Seek and Save
The guests crowded the beautifully set tables in Rabbi Chaim Shmulevitz’s tiny Jerusalem apartment. After celebratory l’chaims and impassioned singing, the world renown sage, the dean of the Holy City’s Mirrer yeshiva, stood up to speak. The festive atmosphere immediately turned solemn. There was silence. “My dear Reb Avraham,” the rabbi began warmly, “may you merit to grow in Torah and yiras Shamayim, in line with the aspirations of your pure heart. May you become a true son of Avraham Avinu [Abraham our forefather], after whom you are now named.”
The blessing was one that might be bestowed upon a lad at his bar mitzvah, when, as an adult, his life starts anew. Indeed, a new life, complete with a new name, was beginning for Avraham Kotsuji – at the age of sixty. His story, of how a Japanese college professor became an Orthodox Jew, is perhaps one of the most unusual human dramas of World War II. “We will never forget what you did for us when we were in Japan,” the sage continued. “Nor how you risked your life to save us. The merit of that mesirus nefesh [self-sacrafice] is what stood in your stead and led you to seek shelter under the wings of the Shechina [Divine presence] and to become a genuine member of the Nation you helped so much.”
Setzuso Kotsuji was born in 1900 into an aristocratic Japanese family. His father was a prominent Shinto priest, descended from a long-line of well-known priests. Kiyoto, Setzuso’s birthplace, was the center of the Shinto religion and the Shinto’s main house of worship was located there. Quite naturally, Setzuso’s father hoped that he would follow the family tradition and also study for the priesthood. Divine Providence, it seems, had other plans. Ones that would impact the lives of thousands and continue to do so til this very day.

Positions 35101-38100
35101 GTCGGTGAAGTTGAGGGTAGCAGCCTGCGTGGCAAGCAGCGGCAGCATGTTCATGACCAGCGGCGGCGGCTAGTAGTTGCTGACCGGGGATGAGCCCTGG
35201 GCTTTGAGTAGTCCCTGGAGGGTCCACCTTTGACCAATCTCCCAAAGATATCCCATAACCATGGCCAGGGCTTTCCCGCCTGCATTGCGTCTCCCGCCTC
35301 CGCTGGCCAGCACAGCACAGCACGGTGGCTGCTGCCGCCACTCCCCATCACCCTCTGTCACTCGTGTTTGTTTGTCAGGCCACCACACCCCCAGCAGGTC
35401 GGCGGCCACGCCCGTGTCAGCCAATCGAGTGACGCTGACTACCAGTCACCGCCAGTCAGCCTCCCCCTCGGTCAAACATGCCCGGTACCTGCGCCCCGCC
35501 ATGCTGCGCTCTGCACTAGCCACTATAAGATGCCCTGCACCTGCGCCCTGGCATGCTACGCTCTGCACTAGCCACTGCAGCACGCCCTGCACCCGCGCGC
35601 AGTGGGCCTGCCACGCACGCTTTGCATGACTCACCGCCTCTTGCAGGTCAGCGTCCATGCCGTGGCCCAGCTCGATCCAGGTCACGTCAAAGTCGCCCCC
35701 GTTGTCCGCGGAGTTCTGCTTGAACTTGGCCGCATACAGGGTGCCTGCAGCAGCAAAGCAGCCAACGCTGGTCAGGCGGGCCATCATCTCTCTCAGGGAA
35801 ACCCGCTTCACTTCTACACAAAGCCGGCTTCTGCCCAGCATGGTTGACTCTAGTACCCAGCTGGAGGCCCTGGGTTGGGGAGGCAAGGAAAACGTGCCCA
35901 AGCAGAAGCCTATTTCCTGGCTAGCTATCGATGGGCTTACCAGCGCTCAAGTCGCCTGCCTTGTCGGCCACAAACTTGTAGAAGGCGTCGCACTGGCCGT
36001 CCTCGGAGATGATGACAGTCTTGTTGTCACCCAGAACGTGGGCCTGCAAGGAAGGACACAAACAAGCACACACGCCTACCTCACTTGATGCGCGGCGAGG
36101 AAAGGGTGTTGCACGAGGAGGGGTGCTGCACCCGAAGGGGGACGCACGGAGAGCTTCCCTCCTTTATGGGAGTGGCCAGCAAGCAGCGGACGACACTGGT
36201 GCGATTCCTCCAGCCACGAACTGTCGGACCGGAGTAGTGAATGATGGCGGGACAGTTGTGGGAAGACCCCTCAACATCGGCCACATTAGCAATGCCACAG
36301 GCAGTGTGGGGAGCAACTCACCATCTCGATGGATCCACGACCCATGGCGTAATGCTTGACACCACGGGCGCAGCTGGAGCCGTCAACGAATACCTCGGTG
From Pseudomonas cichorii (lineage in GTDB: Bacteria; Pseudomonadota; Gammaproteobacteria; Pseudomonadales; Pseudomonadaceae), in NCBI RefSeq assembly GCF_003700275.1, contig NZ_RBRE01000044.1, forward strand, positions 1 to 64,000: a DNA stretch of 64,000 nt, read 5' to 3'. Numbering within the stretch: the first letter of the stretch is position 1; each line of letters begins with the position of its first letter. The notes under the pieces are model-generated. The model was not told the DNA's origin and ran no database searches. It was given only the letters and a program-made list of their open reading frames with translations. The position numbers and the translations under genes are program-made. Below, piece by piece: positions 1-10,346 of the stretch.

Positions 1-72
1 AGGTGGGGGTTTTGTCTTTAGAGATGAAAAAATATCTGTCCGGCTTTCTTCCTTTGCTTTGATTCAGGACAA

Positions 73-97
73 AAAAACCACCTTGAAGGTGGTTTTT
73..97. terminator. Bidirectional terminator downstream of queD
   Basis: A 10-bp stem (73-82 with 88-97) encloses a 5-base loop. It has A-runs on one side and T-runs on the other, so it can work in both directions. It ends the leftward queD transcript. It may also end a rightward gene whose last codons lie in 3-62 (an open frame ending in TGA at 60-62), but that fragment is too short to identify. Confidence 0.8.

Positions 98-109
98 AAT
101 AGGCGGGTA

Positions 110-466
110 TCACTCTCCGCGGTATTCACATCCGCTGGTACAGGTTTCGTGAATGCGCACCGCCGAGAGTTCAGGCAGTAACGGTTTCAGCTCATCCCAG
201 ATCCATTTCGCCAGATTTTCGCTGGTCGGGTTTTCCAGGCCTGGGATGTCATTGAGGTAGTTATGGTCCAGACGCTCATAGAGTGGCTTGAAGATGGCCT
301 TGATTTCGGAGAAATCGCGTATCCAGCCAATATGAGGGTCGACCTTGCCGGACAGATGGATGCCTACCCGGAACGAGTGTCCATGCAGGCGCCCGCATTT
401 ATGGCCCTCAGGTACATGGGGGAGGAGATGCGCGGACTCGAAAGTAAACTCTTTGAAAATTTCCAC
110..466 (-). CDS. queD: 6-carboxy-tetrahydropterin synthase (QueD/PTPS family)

When Setzuso was thirteen, he visited an antique bookshop and discovered a Tanach (complete Hebrew Bible) which had been translated into Japanese. It was the first time he learned about monotheism. Thirstily, he devoured the sacred work. In time he began to embrace the belief in a single G-d as Truth. Gradually he veered away from his polytheistic heritage. After marrying, Setzuso’s search for Truth brought him to America, where he began to study Tanach and Hebrew at a university. When he eventually returned to Japan with a doctorate in Hebrew and Judaic studies, Setzuso continued to broaden his knowledge in these fields.
In 1937, Setzuso published his first book in Japanese on Hebrew language and grammar. He also founded the Tanach and Hebrew Department at Tokyo University. The department attracted many non- Jewish students and, quite rapidly, Professor Kotsuji gained acclaim in Japan as a scholar and thinker of repute. Soon thereafter he became highly esteemed in government circles, where he made many friends. The professor would eventually put those connections to good use in the saving of many lives. At that time, a number of Japanese researchers were publishing studies that linked their nation to the Ten Lost Tribes. Though erroneous, the claims evoked a wave of interest in Judaism among Japan’s Intelligentsia and Prof. Kotsuji’s books became widely read.
During his studies in the United States, Prof. Kotsuji had never actually met Torah-observant Jews. His first encounter with such individuals would come in Charbin, the capital of Manchuria, where a large community of former Russian Jews had existed since 1890. When Manchuria was conquered by Japan, the emperor invited Prof. Kotsuji to serve as his Jewish Affairs Advisor. Prof. Kotsuji accepted this offer and moved to Charbin, where he remained for a few years. While there, the professor formed warm relationships with its Jewish community and its Rav (spiritual leader), Rabbi Moshe Aharon Kiskilov.